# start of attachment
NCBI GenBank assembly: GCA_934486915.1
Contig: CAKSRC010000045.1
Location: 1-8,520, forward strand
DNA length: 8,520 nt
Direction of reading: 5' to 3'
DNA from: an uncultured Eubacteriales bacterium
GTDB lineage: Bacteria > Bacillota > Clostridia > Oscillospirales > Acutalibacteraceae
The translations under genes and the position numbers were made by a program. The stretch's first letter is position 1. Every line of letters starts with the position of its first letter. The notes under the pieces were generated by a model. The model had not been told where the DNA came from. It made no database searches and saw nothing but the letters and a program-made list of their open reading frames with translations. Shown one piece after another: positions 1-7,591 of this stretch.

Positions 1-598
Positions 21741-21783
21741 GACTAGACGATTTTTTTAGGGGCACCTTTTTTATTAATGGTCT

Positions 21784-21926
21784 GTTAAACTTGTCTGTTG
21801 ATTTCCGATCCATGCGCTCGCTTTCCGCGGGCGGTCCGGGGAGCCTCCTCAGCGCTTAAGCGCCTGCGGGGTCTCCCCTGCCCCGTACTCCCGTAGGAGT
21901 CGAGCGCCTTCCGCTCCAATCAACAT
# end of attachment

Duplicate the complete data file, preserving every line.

NCBI GenBank assembly: GCA_934486915.1
Contig: CAKSRC010000045.1
Location: 1-8,520, forward strand
DNA length: 8,520 nt
Direction of reading: 5' to 3'
DNA from: an uncultured Eubacteriales bacterium
GTDB lineage: Bacteria > Bacillota > Clostridia > Oscillospirales > Acutalibacteraceae
The translations under genes and the position numbers were made by a program. The stretch's first letter is position 1. Every line of letters starts with the position of its first letter. The notes under the pieces were generated by a model. The model had not been told where the DNA came from. It made no database searches and saw nothing but the letters and a program-made list of their open reading frames with translations. Shown one piece after another: positions 1-7,591 of this stretch.

Positions 1-598
Positions 21741-21783
21741 GACTAGACGATTTTTTTAGGGGCACCTTTTTTATTAATGGTCT

Positions 21784-21926
21784 GTTAAACTTGTCTGTTG
21801 ATTTCCGATCCATGCGCTCGCTTTCCGCGGGCGGTCCGGGGAGCCTCCTCAGCGCTTAAGCGCCTGCGGGGTCTCCCCTGCCCCGTACTCCCGTAGGAGT
21901 CGAGCGCCTTCCGCTCCAATCAACAT